HDAC9

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Histone deacetylase 9
Identifiers
Symbols HDAC9 ; HD7; HD7b; HD9; HDAC; HDAC7; HDAC7B; HDAC9B; HDAC9FL; HDRP; MITR
External IDs OMIM606543 MGI1931221 HomoloGene128578 ChEMBL: 4145 GeneCards: HDAC9 Gene
EC number 3.5.1.98
Orthologs
Species Human Mouse
Entrez 9734 79221
Ensembl ENSG00000048052 ENSMUSG00000004698
UniProt Q9UKV0 Q99N13
RefSeq (mRNA) NM_001204144 NM_024124.3
RefSeq (protein) NP_001191073 NP_077038.2
Location (UCSC) Chr 7:
18.13 – 19.04 Mb
Chr 12:
34.73 – 35.21 Mb
PubMed search [1] [2]

Histone deacetylase 9 is an enzyme that in humans is encoded by the HDAC9 gene.[1][2][3]

Histones play a critical role in transcriptional regulation, cell cycle progression, and developmental events. Histone acetylation/deacetylation alters chromosome structure and affects transcription factor access to DNA. The protein encoded by this gene has sequence homology to members of the histone deacetylase family. This gene is orthologous to the Xenopus and mouse MITR genes. The MITR protein lacks the histone deacetylase catalytic domain. It represses MEF2 activity through recruitment of multicomponent corepressor complexes that include CtBP and HDACs. This encoded protein may play a role in hematopoiesis. Multiple alternatively spliced transcripts have been described for this gene but the full-length nature of some of them has not been determined.[3]

See also[edit]

Interactions[edit]

HDAC9 has been shown to interact with SIN3A,[4][5] Nuclear receptor co-repressor 1,[5] CBX5,[6] HDAC3,[5][7] Myocyte-specific enhancer factor 2A[8][9] and SUV39H1.[6]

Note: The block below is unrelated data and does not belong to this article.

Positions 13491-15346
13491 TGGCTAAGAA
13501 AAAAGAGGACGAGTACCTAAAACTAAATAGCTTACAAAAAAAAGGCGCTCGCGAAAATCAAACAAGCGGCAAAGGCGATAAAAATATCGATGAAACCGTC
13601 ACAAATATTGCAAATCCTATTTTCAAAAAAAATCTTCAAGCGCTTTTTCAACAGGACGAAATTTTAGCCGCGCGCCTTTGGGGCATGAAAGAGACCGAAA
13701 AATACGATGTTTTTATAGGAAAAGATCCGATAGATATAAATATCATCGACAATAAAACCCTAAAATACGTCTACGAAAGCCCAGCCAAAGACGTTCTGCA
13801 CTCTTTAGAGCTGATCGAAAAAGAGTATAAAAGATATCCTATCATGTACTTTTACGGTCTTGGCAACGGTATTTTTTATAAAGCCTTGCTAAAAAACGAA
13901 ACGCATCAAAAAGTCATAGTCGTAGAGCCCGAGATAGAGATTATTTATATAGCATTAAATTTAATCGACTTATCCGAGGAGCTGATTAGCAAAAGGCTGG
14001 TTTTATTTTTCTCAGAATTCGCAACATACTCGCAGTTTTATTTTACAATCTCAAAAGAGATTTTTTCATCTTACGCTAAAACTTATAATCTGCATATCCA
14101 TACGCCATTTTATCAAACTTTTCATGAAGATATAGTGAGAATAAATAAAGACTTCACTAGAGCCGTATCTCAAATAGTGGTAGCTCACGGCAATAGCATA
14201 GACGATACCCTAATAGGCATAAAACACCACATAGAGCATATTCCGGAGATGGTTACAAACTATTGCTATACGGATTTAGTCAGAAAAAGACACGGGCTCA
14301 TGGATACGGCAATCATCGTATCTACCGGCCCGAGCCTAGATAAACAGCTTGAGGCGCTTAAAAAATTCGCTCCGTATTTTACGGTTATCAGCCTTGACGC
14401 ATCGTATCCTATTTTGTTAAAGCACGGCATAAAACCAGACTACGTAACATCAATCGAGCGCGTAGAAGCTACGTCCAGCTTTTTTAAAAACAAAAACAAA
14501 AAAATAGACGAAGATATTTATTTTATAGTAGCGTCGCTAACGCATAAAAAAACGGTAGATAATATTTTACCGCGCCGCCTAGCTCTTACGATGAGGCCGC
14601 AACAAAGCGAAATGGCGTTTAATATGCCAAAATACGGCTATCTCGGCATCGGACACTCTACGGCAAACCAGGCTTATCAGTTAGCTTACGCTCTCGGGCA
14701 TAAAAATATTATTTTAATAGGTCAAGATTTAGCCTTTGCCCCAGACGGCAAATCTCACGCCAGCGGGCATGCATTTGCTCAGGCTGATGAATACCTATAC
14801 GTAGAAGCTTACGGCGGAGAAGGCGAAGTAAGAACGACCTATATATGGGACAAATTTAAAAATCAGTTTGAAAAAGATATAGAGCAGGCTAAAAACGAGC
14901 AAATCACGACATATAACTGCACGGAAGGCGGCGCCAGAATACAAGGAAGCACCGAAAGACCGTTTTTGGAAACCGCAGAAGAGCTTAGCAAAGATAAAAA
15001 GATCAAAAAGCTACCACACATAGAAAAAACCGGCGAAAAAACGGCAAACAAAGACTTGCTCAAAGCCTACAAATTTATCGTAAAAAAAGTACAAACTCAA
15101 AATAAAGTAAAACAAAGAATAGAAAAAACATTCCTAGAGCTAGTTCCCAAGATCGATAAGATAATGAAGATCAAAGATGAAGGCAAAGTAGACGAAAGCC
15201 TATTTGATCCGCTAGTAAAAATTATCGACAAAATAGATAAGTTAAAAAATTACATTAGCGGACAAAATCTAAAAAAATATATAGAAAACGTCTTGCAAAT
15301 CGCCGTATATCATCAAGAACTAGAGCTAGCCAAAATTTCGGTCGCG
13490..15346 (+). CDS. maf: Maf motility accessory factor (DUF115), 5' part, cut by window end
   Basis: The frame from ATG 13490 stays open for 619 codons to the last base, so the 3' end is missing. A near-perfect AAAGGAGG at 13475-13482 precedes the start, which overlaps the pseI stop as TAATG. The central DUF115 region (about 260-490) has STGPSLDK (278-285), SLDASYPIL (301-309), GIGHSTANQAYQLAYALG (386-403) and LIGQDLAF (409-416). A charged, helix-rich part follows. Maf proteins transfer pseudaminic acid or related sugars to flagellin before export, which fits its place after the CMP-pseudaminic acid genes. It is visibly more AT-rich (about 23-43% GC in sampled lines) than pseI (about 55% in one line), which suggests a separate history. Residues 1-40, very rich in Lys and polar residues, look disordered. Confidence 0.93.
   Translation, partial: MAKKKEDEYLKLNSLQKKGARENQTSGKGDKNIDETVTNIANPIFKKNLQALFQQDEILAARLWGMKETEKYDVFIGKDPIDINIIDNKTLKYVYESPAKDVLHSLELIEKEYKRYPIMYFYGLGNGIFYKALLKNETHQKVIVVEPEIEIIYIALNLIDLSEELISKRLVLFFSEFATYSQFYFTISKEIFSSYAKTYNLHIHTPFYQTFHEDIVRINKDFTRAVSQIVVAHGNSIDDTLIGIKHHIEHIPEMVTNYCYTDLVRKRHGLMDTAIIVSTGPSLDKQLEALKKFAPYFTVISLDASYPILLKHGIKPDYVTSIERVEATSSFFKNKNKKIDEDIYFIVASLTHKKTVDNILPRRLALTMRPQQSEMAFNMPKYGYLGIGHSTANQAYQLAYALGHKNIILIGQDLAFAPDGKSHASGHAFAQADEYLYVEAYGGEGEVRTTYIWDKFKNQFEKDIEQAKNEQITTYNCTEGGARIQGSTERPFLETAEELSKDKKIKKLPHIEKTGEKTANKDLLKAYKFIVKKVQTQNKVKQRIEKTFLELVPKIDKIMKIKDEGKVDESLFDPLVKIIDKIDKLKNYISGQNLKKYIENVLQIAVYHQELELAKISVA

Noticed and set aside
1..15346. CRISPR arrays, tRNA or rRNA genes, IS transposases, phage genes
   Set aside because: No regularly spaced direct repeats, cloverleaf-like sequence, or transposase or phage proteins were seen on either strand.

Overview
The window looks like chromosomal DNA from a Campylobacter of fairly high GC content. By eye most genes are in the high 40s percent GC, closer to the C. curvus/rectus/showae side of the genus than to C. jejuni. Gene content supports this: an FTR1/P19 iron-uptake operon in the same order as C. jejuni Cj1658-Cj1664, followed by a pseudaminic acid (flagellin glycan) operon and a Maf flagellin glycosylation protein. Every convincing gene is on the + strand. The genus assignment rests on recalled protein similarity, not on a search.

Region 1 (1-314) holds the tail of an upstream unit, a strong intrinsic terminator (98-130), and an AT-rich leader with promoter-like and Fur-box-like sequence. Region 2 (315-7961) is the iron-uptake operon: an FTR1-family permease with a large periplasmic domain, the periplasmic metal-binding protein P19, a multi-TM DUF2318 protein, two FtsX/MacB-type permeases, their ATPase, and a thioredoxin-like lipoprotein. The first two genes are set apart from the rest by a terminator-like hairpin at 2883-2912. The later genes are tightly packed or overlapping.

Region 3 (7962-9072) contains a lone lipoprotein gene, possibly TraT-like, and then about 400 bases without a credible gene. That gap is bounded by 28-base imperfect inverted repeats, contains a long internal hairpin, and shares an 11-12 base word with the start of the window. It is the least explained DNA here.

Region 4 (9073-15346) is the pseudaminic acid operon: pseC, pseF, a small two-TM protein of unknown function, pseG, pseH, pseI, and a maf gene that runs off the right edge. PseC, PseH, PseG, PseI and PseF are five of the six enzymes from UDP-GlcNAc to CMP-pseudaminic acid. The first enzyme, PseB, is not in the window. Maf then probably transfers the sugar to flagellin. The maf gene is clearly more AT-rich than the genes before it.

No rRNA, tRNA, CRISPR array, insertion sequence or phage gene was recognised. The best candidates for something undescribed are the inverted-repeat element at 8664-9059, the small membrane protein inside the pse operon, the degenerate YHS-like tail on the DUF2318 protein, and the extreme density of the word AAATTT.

References[edit]

  1. ^ Wang AH, Bertos NR, Vezmar M, Pelletier N, Crosato M, Heng HH, Th'ng J, Han J, Yang XJ (November 1999). "HDAC4, a human histone deacetylase related to yeast HDA1, is a transcriptional corepressor". Mol Cell Biol 19 (11): 7816–27. PMC 84849. PMID 10523670. 
  2. ^ Sparrow DB, Miska EA, Langley E, Reynaud-Deonauth S, Kotecha S, Towers N, Spohr G, Kouzarides T, Mohun TJ (November 1999). "MEF-2 function is modified by a novel co-repressor, MITR". EMBO J 18 (18): 5085–98. doi:10.1093/emboj/18.18.5085. PMC 1171579. PMID 10487760. 
  3. ^ a b "Entrez Gene: HDAC9 histone deacetylase 9". 
  4. ^ Koipally, Joseph; Georgopoulos Katia (June 2002). "Ikaros-CtIP interactions do not require C-terminal binding protein and participate in a deacetylase-independent mode of repression". J. Biol. Chem. (United States) 277 (26): 23143–9. doi:10.1074/jbc.M202079200. ISSN 0021-9258. PMID 11959865. 
  5. ^ a b c Petrie, Kevin; Guidez Fabien; Howell Louise; Healy Lyn; Waxman Samuel; Greaves Mel; Zelent Arthur (May 2003). "The histone deacetylase 9 gene encodes multiple protein isoforms". J. Biol. Chem. (United States) 278 (18): 16059–72. doi:10.1074/jbc.M212935200. ISSN 0021-9258. PMID 12590135. 
  6. ^ a b Zhang, Chun Li; McKinsey Timothy A; Olson Eric N (October 2002). "Association of class II histone deacetylases with heterochromatin protein 1: potential role for histone methylation in control of muscle differentiation". Mol. Cell. Biol. (United States) 22 (20): 7302–12. doi:10.1128/MCB.22.20.7302-7312.2002. ISSN 0270-7306. PMC 139799. PMID 12242305. 
  7. ^ Zhou, X; Richon V M; Rifkind R A; Marks P A (February 2000). "Identification of a transcriptional repressor related to the noncatalytic domain of histone deacetylases 4 and 5". Proc. Natl. Acad. Sci. U.S.A. (UNITED STATES) 97 (3): 1056–61. doi:10.1073/pnas.97.3.1056. ISSN 0027-8424. PMC 15519. PMID 10655483. 
  8. ^ Miska, E A; Karlsson C; Langley E; Nielsen S J; Pines J; Kouzarides T (September 1999). "HDAC4 deacetylase associates with and represses the MEF2 transcription factor". EMBO J. (ENGLAND) 18 (18): 5099–107. doi:10.1093/emboj/18.18.5099. ISSN 0261-4189. PMC 1171580. PMID 10487761. 
  9. ^ Lemercier, C; Verdel A; Galloo B; Curtet S; Brocard M P; Khochbin S (May 2000). "mHDA1/HDAC5 histone deacetylase interacts with and represses MEF2A transcriptional activity". J. Biol. Chem. (UNITED STATES) 275 (20): 15594–9. doi:10.1074/jbc.M908437199. ISSN 0021-9258. PMID 10748098. 

Further reading[edit]

External links[edit]

This article incorporates text from the United States National Library of Medicine, which is in the public domain.